How to model a damper in a system simulation software tool as a control valve with an approximated flow coefficient profile.
Editor’s Note: Jeff Sines is a member of Ray Hardee’s team at Engineered Software Inc. This month, he is a guest columnist in Hardee’s place.

A damper is used extensively in the heating, ventilation and air conditioning (HVAC) industry as well as other industries that move air or compressible gases for their processes. A damper controls air flow throughout a duct system to evenly distribute air or gas. It operates by changing the size and shape of its flow path, so its flow capacity (or conversely, resistance) changes with position. This column describes how to model a damper in a system simulation software tool as a control valve with an approximated flow coefficient (Cv) profile. A damper specification datasheet is used as an example in this column.

Some damper manufacturers provide performance curves for their products. An example performance curve graph of pressure vs. air velocity is shown on the next page for fully open dampers of 16 inches, 24 inches and 36 inches.

This performance curve has velocity units in feet per minute and pressure drop in inches of water gauge. Some manufacturer curves may be in other units such as cubic feet per minute (cfm). The system simulation software needs the flow coefficient (Cv or Kv) at different throttling percentages in order to model the damper as a control valve. The first step is converting a set of data points (velocity and pressure drop) for the fully open position to a Cv value. The equation from the Crane Technical Paper TP-410 to be used to obtain the Cv values is shown as Equation 1.

Equation 1

Cv = W63.3FPYxP'1ρ1−−−−−√Cv = W63.3FPYxP1'ρ1

The equation can be re-arranged:

Cv = W63.3FPYdPρ1−−−−−√Cv = W63.3FPYdPρ1 Table 1. Calculate Cv and K from d (inches), volumetric flow rate (cfm), and dP (inches wc)

Where:
W = mass flow rate (lb/hr)
FP = piping geometry factor accounts for fittings attached to the valve
Y = expansion factor (between 0.667 at choked flow to 1.0 for no expansion)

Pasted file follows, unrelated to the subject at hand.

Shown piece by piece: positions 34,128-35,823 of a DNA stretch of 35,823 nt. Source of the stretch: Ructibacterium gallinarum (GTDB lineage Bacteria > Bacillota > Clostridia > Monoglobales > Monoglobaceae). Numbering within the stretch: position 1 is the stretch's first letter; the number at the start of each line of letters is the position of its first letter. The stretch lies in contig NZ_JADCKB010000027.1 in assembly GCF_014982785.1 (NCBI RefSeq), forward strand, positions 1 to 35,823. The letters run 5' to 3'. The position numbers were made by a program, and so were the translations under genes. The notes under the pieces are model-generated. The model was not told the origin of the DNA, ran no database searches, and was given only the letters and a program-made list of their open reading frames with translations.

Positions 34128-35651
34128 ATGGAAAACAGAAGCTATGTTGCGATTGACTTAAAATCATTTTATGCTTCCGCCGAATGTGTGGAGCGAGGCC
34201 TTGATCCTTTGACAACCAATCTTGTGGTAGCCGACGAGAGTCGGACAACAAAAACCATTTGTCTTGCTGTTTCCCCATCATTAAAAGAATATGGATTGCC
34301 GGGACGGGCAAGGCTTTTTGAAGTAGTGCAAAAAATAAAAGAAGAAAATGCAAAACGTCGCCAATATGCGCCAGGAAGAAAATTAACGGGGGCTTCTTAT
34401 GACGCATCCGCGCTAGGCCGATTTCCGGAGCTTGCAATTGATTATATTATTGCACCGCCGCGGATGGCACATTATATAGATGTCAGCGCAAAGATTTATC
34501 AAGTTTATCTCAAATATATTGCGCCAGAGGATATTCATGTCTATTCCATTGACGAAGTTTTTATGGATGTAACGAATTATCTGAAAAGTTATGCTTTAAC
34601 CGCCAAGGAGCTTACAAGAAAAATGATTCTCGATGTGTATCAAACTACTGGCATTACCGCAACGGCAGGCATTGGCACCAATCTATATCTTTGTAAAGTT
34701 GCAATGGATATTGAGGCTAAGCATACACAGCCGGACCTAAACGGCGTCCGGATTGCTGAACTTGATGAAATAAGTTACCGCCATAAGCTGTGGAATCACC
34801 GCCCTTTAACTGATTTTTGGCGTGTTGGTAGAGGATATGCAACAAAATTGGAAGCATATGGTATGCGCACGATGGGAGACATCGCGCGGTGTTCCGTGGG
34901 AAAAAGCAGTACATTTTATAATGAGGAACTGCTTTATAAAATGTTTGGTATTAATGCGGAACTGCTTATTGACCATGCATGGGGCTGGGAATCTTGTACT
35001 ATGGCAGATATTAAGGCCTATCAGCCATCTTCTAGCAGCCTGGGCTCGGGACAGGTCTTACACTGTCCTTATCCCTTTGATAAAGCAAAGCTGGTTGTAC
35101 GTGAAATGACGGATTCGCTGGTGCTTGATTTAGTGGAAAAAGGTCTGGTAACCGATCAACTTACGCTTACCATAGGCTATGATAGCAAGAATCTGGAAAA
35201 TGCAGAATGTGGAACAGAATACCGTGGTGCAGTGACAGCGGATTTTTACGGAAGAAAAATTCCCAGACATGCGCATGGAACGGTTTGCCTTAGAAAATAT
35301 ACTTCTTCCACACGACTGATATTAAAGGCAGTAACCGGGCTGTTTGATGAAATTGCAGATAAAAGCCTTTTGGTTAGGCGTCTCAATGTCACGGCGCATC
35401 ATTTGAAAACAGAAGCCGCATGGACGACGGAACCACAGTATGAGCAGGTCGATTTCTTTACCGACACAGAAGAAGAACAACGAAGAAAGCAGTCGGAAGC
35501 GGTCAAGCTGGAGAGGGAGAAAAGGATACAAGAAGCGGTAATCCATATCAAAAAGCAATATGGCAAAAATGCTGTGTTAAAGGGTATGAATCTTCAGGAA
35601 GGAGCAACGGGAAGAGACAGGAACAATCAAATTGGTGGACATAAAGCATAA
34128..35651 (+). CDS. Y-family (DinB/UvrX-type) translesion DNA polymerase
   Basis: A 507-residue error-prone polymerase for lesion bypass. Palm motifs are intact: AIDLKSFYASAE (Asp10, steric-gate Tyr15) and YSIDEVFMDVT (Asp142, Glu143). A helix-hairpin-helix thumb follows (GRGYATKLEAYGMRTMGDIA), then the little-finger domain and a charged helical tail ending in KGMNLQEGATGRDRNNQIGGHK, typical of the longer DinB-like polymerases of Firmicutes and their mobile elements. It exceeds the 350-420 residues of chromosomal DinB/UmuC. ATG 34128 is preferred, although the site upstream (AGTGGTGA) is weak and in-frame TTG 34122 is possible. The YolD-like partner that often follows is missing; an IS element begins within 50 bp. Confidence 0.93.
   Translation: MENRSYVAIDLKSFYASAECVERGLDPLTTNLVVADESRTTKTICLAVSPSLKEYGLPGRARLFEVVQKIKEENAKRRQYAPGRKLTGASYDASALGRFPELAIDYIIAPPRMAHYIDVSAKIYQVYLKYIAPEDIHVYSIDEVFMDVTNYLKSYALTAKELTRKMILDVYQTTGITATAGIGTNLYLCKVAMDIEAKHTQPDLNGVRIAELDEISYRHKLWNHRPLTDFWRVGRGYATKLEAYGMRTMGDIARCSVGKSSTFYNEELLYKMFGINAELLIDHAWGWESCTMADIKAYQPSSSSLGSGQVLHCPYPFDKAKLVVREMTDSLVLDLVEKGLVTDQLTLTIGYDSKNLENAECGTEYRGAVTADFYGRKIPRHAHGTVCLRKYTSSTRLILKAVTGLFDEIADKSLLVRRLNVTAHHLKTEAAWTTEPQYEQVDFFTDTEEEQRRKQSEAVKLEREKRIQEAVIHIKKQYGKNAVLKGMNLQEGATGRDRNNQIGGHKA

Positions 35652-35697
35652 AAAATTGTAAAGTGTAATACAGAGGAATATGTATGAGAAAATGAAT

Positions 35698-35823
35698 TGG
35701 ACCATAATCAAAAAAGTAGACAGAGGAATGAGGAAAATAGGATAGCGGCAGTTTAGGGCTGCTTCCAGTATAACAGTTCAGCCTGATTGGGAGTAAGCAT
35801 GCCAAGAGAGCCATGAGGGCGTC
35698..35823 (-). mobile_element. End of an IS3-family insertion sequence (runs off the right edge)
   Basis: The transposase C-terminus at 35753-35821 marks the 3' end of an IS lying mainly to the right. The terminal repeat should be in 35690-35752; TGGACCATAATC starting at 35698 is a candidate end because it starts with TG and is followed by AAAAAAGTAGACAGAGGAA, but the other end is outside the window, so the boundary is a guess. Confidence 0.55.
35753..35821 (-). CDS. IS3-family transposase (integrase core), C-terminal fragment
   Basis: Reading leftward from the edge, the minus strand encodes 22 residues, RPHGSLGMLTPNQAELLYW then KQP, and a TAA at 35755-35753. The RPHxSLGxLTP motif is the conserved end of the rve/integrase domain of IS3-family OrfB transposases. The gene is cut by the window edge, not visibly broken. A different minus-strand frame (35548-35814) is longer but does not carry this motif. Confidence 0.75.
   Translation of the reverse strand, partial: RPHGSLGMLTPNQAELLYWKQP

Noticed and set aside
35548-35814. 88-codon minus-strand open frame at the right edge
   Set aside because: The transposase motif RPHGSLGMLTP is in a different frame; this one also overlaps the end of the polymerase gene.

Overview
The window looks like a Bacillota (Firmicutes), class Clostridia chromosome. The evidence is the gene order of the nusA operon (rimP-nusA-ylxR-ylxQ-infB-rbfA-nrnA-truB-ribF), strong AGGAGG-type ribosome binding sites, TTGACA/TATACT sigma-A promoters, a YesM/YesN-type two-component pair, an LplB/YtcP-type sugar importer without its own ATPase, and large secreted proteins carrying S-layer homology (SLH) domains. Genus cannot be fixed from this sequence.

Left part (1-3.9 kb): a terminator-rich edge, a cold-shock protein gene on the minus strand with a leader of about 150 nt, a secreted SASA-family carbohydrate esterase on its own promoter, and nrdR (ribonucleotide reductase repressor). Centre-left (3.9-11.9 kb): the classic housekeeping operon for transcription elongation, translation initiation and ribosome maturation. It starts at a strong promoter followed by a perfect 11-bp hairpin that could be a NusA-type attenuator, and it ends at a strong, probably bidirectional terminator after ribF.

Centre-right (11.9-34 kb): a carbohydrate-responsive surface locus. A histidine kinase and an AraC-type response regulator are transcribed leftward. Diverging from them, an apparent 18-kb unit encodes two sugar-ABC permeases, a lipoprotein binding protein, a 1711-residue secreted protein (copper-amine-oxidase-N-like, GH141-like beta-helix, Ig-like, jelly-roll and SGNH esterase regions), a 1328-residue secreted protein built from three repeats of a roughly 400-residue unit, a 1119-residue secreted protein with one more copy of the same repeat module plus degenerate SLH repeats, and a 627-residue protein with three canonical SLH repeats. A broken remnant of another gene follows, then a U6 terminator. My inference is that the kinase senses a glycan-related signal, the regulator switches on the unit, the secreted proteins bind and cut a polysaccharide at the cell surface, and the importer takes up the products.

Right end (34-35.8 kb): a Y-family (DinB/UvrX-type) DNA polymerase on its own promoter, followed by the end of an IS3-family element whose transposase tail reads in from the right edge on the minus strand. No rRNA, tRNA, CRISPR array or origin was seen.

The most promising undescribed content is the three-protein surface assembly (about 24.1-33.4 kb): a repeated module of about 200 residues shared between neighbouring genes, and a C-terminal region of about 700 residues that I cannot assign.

x = pressure drop ratio dP/P'1
dP = pressure drop (psi)
P'1 = absolute inlet pressure (psia)
ρ1 = gas density (lb/ft3)

The next step is reading data from the performance curve and converting the units to accommodate the equation.

By entering the damper diameter and reading one value of dP at a select fluid velocity from the performance curve, the Cv can be determined. For example, the 36-inch damper has a pressure drop of 0.018 in water column (wc) at a velocity of 2,000 feet per minute (ft/min) air velocity. An expansion factor (Y) value of 1.0 is estimated in order to determine the Cv without considering the effect of gas expansion. The piping geometry factor (Fp) is assumed to be 1.0 to evaluate the performance of the damper without attached reducers or other fittings.

At 100 percent open, the damper has a calculated Cv of 143,649 (which corresponds to a resistance coefficient of about 0.07). Because this is an estimated value based on values taken from a curve, different points on the curve can be used to determine the Cv and an average can be defined.

Once the Cv is found, a control valve data estimator in a piping design software can be used to estimate a Cv profile for the damper. A sample control valve data estimator dialog box (Courtesy of the author)

In this example, a butterfly, center shaft body style was used with a trim type of aligned 60 degrees and equal percentage characteristic curve. Once the valve position of 100 percent and Cv value are entered, the system simulation software can estimate the remaining control valve data to fit the selected characteristic curve. Sample control valve data estimator dialog box

It will also enter an FL and xT profile based on typical butterfly valves shown in the International Electrotechnical Commission (IEC) and International Society of Automation (ISA) standards for sizing control valves.

It is important to understand that the damper performance is being estimated based on values taken from a log scale on the graph, the profile is assumed by the user, and the FL and xT values are based on typical tested valves. More accurate data should be obtained from the manufacturer or field measurements if possible.